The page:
Queensland farm lobby group AgForce supports a full Federal government investigation of new footage of Indonesian abattoir practices aired last night on ABC’s Lateline program.
In a media statement issued this morning, AgForce Cattle president Grant Maudsley said grass-roots cattle producers remain firmly committed to improving animal welfare standards here and overseas.
“What we saw on our TV screens last night is unacceptable to the cattle industry and we want to send a very clear signal to the Australian public that such practices need to be investigated and if necessary appropriate action taken,” Mr Maudsley said.
“The footage raises questions that can only be answered by a thorough review so let’s allow that review to take place.”
Mr Maudsley said since the new Exporter Supply Chain Assurance System (ESCAS) system was introduced last year, private exporters and the government have made strong progress in improving animal welfare standards in approved Indonesian abattoirs.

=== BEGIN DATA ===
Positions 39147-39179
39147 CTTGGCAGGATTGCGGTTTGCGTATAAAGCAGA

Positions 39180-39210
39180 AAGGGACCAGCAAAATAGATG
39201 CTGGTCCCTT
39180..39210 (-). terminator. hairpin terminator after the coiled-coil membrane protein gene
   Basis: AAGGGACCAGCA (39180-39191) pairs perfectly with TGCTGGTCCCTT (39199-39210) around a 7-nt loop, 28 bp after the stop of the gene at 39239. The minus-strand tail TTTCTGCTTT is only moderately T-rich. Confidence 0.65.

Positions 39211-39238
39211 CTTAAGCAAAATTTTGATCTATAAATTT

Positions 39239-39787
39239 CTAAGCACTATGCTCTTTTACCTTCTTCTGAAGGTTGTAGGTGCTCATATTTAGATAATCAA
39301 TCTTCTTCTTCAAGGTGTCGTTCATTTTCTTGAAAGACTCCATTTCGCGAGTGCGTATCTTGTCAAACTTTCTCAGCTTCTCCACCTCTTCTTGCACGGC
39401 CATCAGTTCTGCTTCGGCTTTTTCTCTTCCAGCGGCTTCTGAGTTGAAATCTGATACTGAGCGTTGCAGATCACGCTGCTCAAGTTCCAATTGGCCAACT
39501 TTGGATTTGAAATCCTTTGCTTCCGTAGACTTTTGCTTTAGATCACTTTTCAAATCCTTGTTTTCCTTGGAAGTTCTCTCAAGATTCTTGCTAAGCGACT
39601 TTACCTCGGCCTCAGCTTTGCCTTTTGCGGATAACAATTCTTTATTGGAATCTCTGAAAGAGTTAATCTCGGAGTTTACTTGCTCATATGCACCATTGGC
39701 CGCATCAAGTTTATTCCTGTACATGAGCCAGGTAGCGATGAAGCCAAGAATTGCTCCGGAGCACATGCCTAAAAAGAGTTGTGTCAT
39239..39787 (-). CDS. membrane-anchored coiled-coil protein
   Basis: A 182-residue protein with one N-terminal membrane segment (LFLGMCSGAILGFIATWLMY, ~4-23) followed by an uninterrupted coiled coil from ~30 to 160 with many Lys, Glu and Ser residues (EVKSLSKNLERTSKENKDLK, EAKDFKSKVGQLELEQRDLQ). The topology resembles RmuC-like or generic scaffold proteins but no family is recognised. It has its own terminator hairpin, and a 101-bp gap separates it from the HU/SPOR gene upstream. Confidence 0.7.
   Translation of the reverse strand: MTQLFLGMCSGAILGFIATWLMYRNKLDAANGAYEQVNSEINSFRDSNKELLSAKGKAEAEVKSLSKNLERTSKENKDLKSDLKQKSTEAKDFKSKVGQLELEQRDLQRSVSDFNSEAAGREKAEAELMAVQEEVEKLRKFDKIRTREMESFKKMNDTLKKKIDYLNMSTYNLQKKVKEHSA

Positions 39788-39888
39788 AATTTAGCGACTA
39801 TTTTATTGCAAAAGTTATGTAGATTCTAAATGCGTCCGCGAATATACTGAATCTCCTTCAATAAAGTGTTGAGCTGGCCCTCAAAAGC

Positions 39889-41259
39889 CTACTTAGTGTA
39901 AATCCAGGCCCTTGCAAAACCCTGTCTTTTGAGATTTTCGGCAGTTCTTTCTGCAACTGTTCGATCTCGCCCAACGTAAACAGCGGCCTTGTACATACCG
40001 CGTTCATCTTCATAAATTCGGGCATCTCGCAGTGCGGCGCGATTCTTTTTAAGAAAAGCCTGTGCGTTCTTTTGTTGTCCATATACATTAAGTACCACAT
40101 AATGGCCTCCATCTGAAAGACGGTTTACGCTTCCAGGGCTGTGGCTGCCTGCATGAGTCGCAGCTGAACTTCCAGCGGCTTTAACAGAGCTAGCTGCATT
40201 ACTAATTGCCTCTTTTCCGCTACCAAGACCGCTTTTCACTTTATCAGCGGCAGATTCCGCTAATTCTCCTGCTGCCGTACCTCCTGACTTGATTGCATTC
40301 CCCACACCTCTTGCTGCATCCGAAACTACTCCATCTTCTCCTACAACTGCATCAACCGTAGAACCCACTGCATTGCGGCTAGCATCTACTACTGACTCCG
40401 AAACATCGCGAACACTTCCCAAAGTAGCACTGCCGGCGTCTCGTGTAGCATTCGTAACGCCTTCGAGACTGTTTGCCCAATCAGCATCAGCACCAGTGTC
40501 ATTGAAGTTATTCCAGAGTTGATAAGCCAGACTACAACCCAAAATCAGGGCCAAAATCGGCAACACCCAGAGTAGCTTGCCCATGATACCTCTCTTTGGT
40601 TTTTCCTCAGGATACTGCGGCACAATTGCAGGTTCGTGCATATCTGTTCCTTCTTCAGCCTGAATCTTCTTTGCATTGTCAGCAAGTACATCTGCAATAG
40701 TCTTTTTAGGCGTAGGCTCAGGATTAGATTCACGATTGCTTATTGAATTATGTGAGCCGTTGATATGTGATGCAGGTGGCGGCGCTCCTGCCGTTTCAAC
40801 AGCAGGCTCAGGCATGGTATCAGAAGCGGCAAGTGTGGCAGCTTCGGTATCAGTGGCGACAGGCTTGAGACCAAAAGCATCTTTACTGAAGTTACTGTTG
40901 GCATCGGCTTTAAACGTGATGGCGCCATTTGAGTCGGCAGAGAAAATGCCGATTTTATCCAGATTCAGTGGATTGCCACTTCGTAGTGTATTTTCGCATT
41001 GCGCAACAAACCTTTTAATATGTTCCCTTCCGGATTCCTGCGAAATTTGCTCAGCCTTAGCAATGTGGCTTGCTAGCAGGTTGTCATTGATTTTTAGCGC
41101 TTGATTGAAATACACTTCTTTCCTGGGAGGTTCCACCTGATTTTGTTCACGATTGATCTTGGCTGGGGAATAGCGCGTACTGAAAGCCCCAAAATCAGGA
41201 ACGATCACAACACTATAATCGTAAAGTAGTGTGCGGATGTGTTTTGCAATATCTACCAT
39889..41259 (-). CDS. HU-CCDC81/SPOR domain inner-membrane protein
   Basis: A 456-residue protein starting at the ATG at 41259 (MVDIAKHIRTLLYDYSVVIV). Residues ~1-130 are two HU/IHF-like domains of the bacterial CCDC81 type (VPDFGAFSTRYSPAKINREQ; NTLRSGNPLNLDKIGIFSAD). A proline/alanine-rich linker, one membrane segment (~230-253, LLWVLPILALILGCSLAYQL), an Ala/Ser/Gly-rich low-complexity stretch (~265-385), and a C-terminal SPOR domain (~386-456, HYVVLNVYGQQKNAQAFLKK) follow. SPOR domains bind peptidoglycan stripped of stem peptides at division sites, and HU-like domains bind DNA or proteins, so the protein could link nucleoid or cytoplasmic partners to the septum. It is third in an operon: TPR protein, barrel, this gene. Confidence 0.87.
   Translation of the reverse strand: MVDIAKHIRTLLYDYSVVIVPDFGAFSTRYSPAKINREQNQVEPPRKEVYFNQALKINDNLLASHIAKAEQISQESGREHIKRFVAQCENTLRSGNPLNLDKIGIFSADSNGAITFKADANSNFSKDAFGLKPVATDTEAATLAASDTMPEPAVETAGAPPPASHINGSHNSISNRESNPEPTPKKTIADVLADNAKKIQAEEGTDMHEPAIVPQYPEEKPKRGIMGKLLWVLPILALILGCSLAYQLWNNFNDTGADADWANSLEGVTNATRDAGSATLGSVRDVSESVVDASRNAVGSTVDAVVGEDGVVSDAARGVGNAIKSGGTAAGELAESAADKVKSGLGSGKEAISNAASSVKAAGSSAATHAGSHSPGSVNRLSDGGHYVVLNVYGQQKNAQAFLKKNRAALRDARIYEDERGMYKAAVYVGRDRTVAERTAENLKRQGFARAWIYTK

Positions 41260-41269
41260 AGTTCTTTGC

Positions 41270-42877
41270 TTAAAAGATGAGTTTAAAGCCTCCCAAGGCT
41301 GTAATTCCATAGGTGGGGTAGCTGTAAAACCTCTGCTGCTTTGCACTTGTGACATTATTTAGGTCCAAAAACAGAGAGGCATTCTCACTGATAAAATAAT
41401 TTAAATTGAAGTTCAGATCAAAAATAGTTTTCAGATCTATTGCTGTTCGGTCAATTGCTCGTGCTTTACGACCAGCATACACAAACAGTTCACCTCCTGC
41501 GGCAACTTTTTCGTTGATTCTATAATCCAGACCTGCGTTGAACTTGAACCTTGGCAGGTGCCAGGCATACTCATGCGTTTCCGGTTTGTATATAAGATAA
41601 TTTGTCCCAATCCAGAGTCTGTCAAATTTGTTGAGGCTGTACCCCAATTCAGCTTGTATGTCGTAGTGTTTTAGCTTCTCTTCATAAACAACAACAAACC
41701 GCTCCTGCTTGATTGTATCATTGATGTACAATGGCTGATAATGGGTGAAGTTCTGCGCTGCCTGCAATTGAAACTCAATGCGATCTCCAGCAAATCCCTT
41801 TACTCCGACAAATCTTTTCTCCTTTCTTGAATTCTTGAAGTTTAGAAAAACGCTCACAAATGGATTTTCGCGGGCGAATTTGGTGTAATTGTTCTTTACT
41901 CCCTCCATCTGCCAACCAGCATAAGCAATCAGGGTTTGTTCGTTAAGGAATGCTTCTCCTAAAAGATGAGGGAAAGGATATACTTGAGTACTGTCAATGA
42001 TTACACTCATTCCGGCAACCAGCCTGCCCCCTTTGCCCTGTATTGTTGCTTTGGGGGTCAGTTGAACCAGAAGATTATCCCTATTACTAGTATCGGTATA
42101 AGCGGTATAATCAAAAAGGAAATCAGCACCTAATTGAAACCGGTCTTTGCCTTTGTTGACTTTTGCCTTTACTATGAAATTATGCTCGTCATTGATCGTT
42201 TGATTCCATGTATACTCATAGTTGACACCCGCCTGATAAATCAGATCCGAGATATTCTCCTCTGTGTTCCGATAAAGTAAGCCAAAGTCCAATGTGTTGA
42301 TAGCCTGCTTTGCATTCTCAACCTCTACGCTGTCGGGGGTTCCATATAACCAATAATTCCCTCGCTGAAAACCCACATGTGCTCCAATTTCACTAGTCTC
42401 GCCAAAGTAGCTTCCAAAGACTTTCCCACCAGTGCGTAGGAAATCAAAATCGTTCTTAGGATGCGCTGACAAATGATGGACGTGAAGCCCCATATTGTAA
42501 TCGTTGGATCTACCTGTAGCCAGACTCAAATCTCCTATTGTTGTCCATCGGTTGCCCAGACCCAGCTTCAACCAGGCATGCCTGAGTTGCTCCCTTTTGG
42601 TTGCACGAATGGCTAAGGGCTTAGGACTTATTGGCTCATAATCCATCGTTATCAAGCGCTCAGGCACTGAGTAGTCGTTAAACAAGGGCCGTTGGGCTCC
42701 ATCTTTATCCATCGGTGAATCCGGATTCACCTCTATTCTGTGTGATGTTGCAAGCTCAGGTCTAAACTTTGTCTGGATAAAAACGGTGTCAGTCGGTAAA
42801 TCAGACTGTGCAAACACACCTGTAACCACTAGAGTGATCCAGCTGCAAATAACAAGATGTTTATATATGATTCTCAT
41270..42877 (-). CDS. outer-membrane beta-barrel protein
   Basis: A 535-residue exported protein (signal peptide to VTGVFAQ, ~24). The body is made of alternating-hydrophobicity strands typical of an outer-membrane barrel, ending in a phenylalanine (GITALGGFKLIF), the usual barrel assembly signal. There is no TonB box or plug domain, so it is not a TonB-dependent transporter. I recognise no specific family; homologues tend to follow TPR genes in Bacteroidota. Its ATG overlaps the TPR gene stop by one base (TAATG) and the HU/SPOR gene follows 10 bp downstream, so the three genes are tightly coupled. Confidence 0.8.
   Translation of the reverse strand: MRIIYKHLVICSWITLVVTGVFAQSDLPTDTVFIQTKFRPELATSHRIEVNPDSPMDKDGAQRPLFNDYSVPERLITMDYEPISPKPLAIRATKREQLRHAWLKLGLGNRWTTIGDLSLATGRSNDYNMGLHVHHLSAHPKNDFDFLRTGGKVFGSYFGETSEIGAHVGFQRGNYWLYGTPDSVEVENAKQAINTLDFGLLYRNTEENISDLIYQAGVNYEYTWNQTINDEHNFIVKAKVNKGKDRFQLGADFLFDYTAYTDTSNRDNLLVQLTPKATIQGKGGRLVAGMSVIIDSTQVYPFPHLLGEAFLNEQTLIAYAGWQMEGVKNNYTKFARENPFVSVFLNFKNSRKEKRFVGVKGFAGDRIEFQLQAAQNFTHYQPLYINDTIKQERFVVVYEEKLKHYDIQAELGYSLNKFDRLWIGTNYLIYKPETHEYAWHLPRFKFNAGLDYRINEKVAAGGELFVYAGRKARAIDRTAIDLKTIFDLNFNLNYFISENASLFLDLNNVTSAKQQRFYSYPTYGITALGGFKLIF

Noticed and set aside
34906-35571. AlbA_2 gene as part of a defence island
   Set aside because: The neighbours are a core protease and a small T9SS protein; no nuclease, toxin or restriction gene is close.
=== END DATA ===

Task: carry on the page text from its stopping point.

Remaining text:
“The live export industry has never pretended it could transform the processing practices employed in a foreign country overnight and there would be challenges,” Mr Maudsley said.
“We appreciate the ongoing support of the Federal government, Agriculture Minister Joe Ludwig and the general public in allowing us the time to effect real change.
“At least we now have a system that can quickly identify and isolate problems to a particular supply chain, rectify the problems and take appropriate action if necessary against the operators concerned instead of shutting the entire industry down.”
Mr Maudsley said on behalf of its cattle producer members AgForce awaits the outcome of the Federal government investigation, and will push for the integrity of the new ESCAS system and the entire trade to be protected.
“What we have to remember through this process are the countless rural communities across Australia that depend upon the live cattle export business. From producers, truck drivers, feed suppliers and even the corner shop – this industry is their lifeblood and its economic importance must be recognised.”